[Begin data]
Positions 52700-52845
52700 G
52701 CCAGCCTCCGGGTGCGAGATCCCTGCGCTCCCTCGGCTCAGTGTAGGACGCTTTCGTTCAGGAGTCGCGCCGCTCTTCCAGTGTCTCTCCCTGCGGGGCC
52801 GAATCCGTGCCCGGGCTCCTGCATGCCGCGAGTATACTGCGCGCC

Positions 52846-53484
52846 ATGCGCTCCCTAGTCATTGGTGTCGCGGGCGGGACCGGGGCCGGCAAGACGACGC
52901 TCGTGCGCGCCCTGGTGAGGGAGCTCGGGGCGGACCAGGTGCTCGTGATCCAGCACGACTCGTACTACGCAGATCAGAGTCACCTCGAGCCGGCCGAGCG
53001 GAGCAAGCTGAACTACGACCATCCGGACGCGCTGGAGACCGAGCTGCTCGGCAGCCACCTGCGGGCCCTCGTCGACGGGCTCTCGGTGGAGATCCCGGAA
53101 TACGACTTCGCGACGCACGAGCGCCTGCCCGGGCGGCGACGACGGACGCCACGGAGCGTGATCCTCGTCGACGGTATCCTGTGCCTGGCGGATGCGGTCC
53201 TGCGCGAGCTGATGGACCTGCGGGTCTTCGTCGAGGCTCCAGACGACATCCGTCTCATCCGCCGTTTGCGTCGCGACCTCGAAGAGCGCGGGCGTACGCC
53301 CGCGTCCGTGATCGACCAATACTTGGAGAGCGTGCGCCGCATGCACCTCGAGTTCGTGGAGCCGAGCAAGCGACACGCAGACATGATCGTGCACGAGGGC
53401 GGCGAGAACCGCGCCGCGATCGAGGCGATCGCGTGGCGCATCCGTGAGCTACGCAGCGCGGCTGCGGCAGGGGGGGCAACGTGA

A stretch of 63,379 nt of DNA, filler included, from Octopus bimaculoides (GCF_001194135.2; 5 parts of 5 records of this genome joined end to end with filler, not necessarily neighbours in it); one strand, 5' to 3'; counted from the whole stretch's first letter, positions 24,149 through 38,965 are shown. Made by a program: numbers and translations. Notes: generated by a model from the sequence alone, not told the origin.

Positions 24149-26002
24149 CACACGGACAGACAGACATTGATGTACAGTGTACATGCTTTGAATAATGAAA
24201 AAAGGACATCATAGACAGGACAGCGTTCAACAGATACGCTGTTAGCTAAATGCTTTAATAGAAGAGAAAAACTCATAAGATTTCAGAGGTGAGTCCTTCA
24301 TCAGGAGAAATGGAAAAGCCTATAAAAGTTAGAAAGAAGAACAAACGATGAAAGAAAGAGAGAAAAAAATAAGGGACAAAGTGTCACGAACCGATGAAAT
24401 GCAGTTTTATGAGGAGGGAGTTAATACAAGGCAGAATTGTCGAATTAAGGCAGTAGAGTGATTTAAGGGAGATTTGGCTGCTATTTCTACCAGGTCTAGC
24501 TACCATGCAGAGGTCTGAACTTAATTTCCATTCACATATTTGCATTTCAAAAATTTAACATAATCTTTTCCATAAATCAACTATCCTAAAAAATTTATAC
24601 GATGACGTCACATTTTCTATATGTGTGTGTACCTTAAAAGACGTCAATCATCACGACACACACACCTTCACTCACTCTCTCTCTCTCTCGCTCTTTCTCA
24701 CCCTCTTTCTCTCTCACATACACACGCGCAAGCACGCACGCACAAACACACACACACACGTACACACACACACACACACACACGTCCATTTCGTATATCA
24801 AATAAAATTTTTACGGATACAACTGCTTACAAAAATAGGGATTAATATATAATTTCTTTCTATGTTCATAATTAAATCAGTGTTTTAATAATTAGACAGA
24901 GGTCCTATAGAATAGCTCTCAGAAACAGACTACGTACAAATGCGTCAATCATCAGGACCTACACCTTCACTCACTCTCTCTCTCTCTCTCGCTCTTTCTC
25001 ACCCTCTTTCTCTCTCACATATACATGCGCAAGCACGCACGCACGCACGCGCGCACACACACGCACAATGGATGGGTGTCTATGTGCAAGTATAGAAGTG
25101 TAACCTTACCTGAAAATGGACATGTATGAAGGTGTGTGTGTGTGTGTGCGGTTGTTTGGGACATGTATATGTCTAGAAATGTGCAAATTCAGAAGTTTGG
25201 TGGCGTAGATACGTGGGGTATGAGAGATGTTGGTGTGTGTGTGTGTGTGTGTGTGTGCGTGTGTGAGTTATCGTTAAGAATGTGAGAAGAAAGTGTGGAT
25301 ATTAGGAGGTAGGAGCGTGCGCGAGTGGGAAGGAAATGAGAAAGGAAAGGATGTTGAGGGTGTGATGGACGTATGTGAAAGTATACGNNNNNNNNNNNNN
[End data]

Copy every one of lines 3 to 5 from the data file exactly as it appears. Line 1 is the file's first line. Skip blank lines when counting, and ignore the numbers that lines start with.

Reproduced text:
52701 CCAGCCTCCGGGTGCGAGATCCCTGCGCTCCCTCGGCTCAGTGTAGGACGCTTTCGTTCAGGAGTCGCGCCGCTCTTCCAGTGTCTCTCCCTGCGGGGCC
52801 GAATCCGTGCCCGGGCTCCTGCATGCCGCGAGTATACTGCGCGCC

Positions 52846-53484